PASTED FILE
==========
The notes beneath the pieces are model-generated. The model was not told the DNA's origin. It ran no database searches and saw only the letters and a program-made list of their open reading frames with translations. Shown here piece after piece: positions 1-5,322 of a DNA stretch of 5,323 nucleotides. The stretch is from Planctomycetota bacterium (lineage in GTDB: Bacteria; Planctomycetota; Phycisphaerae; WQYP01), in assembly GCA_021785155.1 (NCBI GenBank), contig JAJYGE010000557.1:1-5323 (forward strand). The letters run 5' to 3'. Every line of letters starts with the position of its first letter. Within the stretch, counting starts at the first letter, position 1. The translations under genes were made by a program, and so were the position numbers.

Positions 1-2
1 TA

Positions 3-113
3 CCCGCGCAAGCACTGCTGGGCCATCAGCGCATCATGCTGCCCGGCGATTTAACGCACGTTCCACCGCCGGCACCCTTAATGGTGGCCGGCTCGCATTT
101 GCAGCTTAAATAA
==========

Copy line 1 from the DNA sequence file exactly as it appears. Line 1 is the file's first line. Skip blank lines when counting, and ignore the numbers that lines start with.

The notes beneath the pieces are model-generated. The model was not told the DNA's origin. It ran no database searches and saw only the letters and a program-made list of their open reading frames with translations. Shown here piece after piece: positions 1-5,322 of a DNA stretch of 5,323 nucleotides. The stretch is from Planctomycetota bacterium (lineage in GTDB: Bacteria; Planctomycetota; Phycisphaerae; WQYP01), in assembly GCA_021785155.1 (NCBI GenBank), contig JAJYGE010000557.1:1-5323 (forward strand). The letters run 5' to 3'. Every line of letters starts with the position of its first letter. Within the stretch, counting starts at the first letter, position 1. The translations under genes were made by a program, and so were the position numbers.